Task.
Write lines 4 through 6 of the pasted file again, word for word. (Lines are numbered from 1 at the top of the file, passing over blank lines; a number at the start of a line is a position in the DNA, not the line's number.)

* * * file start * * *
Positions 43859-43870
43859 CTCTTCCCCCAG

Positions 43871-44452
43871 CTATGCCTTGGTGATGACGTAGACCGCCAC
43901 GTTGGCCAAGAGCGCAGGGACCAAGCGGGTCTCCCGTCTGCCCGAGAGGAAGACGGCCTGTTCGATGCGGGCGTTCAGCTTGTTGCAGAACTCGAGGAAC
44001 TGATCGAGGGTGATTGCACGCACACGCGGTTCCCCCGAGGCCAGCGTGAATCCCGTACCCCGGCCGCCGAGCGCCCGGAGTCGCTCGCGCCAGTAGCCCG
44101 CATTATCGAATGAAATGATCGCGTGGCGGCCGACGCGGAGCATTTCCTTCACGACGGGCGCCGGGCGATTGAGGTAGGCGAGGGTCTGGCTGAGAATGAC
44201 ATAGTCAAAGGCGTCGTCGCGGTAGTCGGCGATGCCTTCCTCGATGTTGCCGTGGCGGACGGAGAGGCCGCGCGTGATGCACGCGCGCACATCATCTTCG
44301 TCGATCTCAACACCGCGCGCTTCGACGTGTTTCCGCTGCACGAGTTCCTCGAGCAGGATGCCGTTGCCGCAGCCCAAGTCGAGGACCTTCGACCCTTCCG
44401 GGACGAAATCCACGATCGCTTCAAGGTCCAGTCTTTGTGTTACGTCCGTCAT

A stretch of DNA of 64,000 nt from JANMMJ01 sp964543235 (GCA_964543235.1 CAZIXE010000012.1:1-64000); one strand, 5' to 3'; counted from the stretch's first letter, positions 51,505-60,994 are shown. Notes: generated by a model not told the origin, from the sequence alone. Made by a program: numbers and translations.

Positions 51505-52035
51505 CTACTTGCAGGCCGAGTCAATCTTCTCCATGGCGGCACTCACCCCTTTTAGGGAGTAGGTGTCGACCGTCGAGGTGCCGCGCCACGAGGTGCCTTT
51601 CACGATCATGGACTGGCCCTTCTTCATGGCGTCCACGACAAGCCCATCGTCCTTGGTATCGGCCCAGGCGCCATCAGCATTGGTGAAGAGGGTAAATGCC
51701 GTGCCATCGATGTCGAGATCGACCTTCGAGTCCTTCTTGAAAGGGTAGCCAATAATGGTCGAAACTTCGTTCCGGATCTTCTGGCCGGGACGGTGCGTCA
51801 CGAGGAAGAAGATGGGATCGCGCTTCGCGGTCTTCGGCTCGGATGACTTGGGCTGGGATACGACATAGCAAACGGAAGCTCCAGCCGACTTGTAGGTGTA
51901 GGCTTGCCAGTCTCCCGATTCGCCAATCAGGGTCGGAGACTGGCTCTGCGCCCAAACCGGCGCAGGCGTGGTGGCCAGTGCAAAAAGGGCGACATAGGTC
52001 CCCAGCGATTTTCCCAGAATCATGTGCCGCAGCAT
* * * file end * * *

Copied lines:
43871 CTATGCCTTGGTGATGACGTAGACCGCCAC
43901 GTTGGCCAAGAGCGCAGGGACCAAGCGGGTCTCCCGTCTGCCCGAGAGGAAGACGGCCTGTTCGATGCGGGCGTTCAGCTTGTTGCAGAACTCGAGGAAC
44001 TGATCGAGGGTGATTGCACGCACACGCGGTTCCCCCGAGGCCAGCGTGAATCCCGTACCCCGGCCGCCGAGCGCCCGGAGTCGCTCGCGCCAGTAGCCCG